27. 27. 27<br />Emerging Digital Stories<br />What will be important to DST in terms of story purpose, elements, and production? <br />Author cites some fascinating possibilities for the future of DST including: <br />Short movies: DST will resemble short movies rather than storytelling performances (39) <br />Distributed, collaborative, shared stories and spaces: students in the future might share and collaborate on digital stories in specialized electronic communities (40) <br />Advanced Editing Techniques- when video material becomes cheaper/easier to use –videos will become more advanced (40) etc. <br />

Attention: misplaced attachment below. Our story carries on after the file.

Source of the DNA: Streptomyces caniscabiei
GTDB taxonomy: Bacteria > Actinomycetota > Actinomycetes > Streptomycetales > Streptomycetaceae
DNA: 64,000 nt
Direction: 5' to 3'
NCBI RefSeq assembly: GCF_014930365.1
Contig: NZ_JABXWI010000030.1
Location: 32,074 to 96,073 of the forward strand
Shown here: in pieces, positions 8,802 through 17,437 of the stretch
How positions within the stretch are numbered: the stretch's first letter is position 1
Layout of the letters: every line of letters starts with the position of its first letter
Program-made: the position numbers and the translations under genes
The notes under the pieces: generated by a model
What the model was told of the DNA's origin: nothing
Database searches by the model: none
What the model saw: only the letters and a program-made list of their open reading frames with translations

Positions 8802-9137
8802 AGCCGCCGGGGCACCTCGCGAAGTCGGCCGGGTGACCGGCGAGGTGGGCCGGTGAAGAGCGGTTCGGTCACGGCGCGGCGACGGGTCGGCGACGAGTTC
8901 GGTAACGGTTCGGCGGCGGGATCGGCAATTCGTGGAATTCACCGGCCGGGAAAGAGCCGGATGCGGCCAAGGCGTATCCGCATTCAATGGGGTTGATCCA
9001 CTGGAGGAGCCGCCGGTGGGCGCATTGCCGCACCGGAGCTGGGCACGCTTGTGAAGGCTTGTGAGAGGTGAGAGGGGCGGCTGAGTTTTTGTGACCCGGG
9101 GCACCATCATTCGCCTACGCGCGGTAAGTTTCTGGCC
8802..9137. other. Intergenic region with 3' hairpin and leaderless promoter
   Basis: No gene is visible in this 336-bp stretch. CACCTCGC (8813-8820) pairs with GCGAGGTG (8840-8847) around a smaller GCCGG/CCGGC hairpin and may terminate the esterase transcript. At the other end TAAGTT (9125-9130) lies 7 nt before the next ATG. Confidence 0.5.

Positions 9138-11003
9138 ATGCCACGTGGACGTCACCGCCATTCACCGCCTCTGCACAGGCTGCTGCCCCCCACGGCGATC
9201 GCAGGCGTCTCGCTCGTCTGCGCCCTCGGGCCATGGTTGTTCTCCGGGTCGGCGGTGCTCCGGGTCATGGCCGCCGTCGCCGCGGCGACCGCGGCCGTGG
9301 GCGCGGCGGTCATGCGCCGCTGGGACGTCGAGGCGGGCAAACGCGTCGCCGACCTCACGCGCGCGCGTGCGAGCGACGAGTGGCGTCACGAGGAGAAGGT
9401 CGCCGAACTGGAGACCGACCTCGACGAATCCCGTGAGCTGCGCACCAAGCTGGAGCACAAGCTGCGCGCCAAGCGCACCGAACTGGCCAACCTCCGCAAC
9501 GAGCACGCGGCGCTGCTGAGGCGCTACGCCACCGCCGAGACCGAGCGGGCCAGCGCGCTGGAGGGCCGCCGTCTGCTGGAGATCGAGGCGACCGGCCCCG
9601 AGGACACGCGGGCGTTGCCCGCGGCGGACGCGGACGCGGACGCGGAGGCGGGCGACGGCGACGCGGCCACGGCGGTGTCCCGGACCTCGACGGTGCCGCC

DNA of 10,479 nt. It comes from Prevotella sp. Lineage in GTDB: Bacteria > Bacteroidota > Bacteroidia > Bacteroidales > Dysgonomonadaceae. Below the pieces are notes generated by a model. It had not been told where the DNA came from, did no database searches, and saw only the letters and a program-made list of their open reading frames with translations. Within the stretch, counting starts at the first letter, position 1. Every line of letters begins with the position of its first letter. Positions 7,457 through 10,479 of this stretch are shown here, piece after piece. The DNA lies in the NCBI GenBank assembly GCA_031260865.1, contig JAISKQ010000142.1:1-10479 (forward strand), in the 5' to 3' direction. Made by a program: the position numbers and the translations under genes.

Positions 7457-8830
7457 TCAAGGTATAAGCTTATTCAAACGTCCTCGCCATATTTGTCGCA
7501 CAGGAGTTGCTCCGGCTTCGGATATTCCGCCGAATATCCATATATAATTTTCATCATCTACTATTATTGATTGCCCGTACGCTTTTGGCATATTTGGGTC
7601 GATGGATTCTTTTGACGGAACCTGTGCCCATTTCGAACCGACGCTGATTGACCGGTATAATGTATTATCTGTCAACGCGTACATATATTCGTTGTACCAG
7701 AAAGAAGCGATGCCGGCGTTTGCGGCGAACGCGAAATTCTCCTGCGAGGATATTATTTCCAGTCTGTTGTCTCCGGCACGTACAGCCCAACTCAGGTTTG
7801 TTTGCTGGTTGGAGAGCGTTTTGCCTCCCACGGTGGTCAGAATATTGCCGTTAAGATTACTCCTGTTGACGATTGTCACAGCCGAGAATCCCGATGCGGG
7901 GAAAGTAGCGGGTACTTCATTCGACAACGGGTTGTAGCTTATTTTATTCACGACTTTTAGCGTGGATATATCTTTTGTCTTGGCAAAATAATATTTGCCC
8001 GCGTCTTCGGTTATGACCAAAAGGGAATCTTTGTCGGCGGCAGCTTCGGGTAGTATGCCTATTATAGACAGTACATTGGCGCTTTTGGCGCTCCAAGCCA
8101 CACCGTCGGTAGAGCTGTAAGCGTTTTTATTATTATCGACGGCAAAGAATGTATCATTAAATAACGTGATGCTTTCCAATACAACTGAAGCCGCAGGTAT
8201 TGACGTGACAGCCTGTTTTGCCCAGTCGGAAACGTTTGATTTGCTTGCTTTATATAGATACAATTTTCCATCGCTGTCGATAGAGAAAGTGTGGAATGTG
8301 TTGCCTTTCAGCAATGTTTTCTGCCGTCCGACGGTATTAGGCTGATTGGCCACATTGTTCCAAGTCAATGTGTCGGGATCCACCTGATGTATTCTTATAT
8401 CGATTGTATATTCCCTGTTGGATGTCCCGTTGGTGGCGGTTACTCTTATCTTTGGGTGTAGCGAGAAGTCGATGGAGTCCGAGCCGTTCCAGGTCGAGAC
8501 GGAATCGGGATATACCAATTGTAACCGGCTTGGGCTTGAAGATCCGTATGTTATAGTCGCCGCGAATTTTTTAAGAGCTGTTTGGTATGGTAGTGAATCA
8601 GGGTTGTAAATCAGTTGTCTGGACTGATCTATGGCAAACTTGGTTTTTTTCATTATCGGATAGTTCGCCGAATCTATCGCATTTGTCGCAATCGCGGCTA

28. 28. 28<br />Chapter 15: Copyright and Fair Use in Education<br />Fair use “is a legal term that refers to what educators can fairly use of other people’s material without infringing on their protections under copyright” (192) <br />
  29. 29. 29<br />What Teacher’s Want to Know<br />
  30. 30. 30<br />What’s Copyright Protected<br />Everything students see, hear, touch is copy protected regardless of copyright patent or not<br />Teachers want to know the extent of graphics, photos, movies and other digital material students can legally use in their works (194) <br />And what are the differences between showing projects at school and distributing them via CD/DVD. (194) <br />
  31. 31. 31<br />Commonsense Copyright<br />-Have students relate to copyright and fair use in real ways, i.e. asking students how they would feel if they were musicians and someone downloaded their music? <br />
  32. 32. 32<br />Three Rules of Respect<br />
  33. 33. 33<br />1. Citation<br />students should cite ALL materials used in digital stories including graphics, words, music and other media <br />